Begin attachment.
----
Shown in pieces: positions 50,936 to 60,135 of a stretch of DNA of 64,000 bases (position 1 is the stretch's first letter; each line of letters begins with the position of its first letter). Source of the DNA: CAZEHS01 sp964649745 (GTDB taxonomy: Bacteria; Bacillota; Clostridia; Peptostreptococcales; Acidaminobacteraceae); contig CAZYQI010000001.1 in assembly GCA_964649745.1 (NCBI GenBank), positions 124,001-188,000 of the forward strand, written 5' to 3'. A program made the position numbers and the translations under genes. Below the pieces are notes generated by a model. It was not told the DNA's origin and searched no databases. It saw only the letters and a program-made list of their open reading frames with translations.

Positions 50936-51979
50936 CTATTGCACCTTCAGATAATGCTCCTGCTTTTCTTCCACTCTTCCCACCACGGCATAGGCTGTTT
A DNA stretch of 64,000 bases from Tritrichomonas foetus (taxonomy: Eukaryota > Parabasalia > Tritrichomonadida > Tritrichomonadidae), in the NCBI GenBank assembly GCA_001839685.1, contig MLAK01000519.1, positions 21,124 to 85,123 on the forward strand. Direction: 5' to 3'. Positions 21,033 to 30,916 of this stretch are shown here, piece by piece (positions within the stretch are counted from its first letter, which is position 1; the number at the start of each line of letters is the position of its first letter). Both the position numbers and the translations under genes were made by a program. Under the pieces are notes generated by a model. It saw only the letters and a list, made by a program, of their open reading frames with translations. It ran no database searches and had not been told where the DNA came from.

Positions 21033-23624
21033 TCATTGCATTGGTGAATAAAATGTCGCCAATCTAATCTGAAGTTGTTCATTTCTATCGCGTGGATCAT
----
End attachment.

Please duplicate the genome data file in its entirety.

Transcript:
Shown in pieces: positions 50,936 to 60,135 of a stretch of DNA of 64,000 bases (position 1 is the stretch's first letter; each line of letters begins with the position of its first letter). Source of the DNA: CAZEHS01 sp964649745 (GTDB taxonomy: Bacteria; Bacillota; Clostridia; Peptostreptococcales; Acidaminobacteraceae); contig CAZYQI010000001.1 in assembly GCA_964649745.1 (NCBI GenBank), positions 124,001-188,000 of the forward strand, written 5' to 3'. A program made the position numbers and the translations under genes. Below the pieces are notes generated by a model. It was not told the DNA's origin and searched no databases. It saw only the letters and a program-made list of their open reading frames with translations.

Positions 50936-51979
50936 CTATTGCACCTTCAGATAATGCTCCTGCTTTTCTTCCACTCTTCCCACCACGGCATAGGCTGTTT
A DNA stretch of 64,000 bases from Tritrichomonas foetus (taxonomy: Eukaryota > Parabasalia > Tritrichomonadida > Tritrichomonadidae), in the NCBI GenBank assembly GCA_001839685.1, contig MLAK01000519.1, positions 21,124 to 85,123 on the forward strand. Direction: 5' to 3'. Positions 21,033 to 30,916 of this stretch are shown here, piece by piece (positions within the stretch are counted from its first letter, which is position 1; the number at the start of each line of letters is the position of its first letter). Both the position numbers and the translations under genes were made by a program. Under the pieces are notes generated by a model. It saw only the letters and a list, made by a program, of their open reading frames with translations. It ran no database searches and had not been told where the DNA came from.

Positions 21033-23624
21033 TCATTGCATTGGTGAATAAAATGTCGCCAATCTAATCTGAAGTTGTTCATTTCTATCGCGTGGATCAT